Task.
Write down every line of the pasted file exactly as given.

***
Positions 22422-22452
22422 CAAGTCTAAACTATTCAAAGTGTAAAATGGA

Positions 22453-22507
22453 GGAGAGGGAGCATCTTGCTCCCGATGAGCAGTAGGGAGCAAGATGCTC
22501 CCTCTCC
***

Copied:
Positions 22422-22452
22422 CAAGTCTAAACTATTCAAAGTGTAAAATGGA

Positions 22453-22507
22453 GGAGAGGGAGCATCTTGCTCCCGATGAGCAGTAGGGAGCAAGATGCTC
22501 CCTCTCC